PITTSBURGH -- Now that they have completed the grind of a 162-game schedule, the Braves can only hope that Chipper Jones' final season includes at least a few more weeks.
As the Braves completed the regular season with a 4-0 win over the Pirates at PNC Park on Wednesday afternoon, a couple of their veterans closed a chapter of their lives. Ben Sheets exhausted all that he had left in his once-prized right arm, and Jones delighted the fans with a single in the final regular-season at-bat of his career.
"It was a nice end to a successful season, and now we've got another season ahead of us," Braves manager Fredi Gonzalez said. "So let's keep on playing."
Martin Prado's first-inning sacrifice fly and Dan Uggla's fourth-inning RBI single propelled the Braves toward their 94th win -- their most since the 2004 season. But this regular-season finale was more about making playoff preparations and celebrating the contributions of Sheets and Jones.
The Braves will begin to look toward Friday, when they will host the Cardinals in a one-game Wild Card playoff. The winner will advance to the National League Division Series to face the top-seeded Nationals.
"When you win 94 games, a lot of teams win the division with that," Jones said. "I certainly think we played well enough to win the division. Washington just played a little better. Now we've got to get by this one-game-playoff thing to give ourselves a legitimate shot at what we were all shooting for coming out of Spring Training."
Jones received a standing ovation as he came off the bench to lead off the sixth inning with a pinch-hit appearance against A.J. Burnett. After tipping his batting helmet in appreciation, he laced a first-pitch single to right field. This provided a fitting ending to a Hall of Fame career that included 2,726 career hits. He also scored his final regular-season run.
"Did you even doubt that was going to happen?" Gonzalez said. "That's the way he's been going."
While Jones will have a chance to add to the memories during the postseason, Sheets took full advantage of one last chance to impress at the Major League level. Fully expecting this to be the final start and appearance of his injury-plagued career, Sheets left everything he had on the mound.
Sheets recorded two strikeouts and unleashed fastballs that sat between 93-96 mph during a perfect first inning. When the inning was complete, the 34-year-old pitcher returned to the dugout and said he was done, putting an end to both his outing and his career.
"I thank those guys for giving me my last start," Sheets said. "I went out with a good one. I wish I would have had the opportunity to come out of the bullpen this last month. In my mind, I thought that one inning would look like that, and I thought that could be good."
Sheets certainly gained the attention of his teammates when he got Andrew McCutchen to swing through a 96-mph fastball to end the first inning. It evoked memories of those dominant years he enjoyed with the Brewers before his elbow and shoulder became an issue.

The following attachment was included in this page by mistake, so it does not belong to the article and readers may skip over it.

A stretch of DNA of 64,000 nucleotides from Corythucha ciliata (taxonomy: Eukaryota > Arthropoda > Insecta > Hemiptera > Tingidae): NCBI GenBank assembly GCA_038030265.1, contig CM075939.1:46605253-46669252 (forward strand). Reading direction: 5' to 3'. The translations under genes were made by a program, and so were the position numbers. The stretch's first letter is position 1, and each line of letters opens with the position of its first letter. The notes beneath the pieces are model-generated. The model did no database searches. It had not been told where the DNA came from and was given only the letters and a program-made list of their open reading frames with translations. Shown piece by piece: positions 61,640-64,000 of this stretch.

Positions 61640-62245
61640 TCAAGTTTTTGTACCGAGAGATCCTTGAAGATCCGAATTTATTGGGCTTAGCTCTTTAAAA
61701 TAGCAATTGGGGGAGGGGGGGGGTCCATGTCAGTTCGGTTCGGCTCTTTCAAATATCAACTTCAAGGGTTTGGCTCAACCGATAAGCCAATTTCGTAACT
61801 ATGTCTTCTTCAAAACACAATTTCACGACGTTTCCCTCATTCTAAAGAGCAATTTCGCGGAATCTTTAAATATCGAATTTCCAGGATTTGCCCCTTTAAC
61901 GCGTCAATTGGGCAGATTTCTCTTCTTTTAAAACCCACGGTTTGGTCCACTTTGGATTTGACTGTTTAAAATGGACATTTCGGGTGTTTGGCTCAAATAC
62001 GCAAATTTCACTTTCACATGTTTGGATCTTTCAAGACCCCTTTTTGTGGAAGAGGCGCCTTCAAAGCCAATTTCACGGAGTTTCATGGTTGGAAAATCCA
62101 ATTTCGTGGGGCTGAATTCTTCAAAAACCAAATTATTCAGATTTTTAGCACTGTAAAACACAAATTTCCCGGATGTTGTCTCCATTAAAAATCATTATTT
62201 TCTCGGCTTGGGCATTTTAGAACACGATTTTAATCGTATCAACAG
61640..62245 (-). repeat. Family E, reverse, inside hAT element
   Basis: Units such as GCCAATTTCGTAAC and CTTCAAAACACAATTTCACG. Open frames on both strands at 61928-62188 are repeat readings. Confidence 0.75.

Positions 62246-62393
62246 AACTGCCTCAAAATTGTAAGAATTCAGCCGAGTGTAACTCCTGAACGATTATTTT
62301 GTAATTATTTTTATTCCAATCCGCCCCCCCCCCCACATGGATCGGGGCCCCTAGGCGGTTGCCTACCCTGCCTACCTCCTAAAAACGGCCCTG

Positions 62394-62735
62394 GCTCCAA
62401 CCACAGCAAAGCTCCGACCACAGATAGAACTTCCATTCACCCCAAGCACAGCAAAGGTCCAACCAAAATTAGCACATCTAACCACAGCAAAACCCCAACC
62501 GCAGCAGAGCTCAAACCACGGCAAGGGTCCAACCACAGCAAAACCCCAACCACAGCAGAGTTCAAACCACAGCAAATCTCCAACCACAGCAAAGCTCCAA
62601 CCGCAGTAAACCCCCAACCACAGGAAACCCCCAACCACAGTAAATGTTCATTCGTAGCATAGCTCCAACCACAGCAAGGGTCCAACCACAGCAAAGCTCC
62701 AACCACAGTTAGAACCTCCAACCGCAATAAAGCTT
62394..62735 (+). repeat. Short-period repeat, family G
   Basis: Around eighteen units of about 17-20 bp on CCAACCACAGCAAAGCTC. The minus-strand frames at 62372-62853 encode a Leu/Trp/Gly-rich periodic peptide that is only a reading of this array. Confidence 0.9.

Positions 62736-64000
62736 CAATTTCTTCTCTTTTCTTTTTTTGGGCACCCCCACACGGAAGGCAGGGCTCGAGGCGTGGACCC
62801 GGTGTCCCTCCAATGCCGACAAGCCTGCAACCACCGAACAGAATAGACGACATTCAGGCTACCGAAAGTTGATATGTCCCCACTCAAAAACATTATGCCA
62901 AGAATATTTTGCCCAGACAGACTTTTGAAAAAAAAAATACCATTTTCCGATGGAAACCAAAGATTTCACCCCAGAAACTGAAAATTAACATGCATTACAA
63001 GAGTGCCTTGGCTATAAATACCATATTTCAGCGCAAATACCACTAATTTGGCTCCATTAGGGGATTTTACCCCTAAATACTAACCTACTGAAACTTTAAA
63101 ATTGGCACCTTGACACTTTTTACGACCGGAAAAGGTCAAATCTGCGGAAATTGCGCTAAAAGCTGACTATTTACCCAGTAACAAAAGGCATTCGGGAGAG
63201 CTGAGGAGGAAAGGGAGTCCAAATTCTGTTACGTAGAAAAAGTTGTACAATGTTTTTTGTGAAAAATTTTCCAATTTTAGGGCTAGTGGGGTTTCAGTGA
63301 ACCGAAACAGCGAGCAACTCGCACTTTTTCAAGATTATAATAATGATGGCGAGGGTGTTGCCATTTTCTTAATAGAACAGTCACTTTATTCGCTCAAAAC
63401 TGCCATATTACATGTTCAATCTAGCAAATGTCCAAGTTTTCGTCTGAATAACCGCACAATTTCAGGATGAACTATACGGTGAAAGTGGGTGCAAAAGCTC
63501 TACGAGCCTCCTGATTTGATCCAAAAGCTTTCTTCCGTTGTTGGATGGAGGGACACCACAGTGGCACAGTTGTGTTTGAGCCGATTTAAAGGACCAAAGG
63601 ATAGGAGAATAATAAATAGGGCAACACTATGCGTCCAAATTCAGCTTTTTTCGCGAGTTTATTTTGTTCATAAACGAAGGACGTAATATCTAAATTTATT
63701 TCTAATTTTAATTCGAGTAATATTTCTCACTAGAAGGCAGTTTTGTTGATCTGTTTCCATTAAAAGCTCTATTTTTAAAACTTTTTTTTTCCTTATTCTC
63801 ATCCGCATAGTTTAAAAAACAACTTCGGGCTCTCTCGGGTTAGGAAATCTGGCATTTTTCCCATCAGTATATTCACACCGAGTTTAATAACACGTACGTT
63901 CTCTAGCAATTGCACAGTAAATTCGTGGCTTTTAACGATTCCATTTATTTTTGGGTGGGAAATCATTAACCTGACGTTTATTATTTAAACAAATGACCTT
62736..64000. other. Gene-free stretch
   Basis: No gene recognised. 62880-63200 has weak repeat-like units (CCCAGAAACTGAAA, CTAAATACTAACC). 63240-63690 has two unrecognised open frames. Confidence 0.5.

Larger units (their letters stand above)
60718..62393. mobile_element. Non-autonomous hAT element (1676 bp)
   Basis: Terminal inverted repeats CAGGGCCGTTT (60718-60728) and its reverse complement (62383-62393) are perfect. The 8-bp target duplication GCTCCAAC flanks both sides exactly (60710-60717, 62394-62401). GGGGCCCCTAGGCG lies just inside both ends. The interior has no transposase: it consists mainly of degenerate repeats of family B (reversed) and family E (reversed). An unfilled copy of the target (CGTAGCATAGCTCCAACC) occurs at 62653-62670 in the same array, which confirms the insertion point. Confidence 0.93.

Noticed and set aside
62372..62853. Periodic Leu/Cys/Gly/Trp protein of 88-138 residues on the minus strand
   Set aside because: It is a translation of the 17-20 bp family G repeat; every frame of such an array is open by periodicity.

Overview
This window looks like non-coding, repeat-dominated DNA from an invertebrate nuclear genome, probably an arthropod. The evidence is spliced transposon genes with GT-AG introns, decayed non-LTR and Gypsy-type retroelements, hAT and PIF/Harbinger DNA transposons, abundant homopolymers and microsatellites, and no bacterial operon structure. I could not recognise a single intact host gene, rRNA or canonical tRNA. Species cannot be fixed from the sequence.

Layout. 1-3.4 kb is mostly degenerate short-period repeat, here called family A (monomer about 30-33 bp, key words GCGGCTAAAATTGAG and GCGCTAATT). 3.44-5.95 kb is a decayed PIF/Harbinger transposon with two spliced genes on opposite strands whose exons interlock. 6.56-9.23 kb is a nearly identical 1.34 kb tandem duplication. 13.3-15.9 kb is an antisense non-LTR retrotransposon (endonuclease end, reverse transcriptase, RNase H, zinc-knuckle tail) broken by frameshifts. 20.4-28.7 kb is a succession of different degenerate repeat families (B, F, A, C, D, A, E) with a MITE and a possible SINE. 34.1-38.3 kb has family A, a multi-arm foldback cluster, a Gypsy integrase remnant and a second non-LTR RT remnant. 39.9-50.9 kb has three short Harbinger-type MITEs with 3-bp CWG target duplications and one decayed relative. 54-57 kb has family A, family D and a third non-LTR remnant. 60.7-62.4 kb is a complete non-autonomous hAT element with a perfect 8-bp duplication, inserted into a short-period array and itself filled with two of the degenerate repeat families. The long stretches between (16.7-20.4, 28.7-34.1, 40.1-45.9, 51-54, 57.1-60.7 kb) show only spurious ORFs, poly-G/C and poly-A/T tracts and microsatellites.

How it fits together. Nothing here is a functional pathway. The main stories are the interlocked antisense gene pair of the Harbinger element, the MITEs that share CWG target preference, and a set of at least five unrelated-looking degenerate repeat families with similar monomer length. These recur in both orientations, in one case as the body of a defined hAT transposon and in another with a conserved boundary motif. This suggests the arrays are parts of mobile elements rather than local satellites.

This was Sheets' first appearance since he was placed on the disabled list on Aug. 25 with right shoulder inflammation. After ending a two-year retirement by joining the Braves after the All-Star break, he made eight starts for Atlanta. Though he impressed in at least five of those outings, his fastball primarily sat between 88-90 mph.
"He came off the field and said, 'I'm done, I blew it out for one inning,'" Jones said. "He can say he made it back. That right there was the Ben Sheets we hated facing back in the day. All of the young guys were saying, 'Is that how he was for nine innings?' And we were all like, 'Yep.'"
Sheets' dominant inning provided reason to wonder if the Braves could put him in their bullpen at some point during the postseason. But Gonzalez said this would not be an option.
"I've never thrown an inning out of the bullpen in my life," Sheets said. "I think if I would have been in the plans it wouldn't have been Oct. 3. I'm fine with the decision. I'm just happy they allowed me to be a part of it throughout the regular season. I had a blast. To end up like this is icing on the cake."
After Sheets exited, Julio Teheran and Randall Delgado provided a glimpse toward the future. Teheran tossed a pair of scoreless innings, and Delgado recorded three strikeouts in his only inning of work. Eric O'Flaherty's recent sore back was not a problem as he threw a scoreless seventh inning, and Craig Kimbrel fittingly concluded the regular season with a strikeout.
Kimbrel ended the season with 116 strikeouts and just 14 walks in 62 2/3 innings. These numbers combined with his 1.01 ERA have led some to argue that he should be the NL's Cy Young Award winner. But for now, the Braves are simply hoping he continues to be a dominant closer in the playoffs.
"I'm so proud of our club," Gonzalez said. "Our goal is always to win the division. That didn't happen because Washington had a heckuva year and a heckuva ballclub. But we're in the postseason and that's what we want. We want to get in and see how far we can play."
Mark Bowman is a reporter for MLB.com. This story was not subject to the approval of Major League Baseball or its clubs.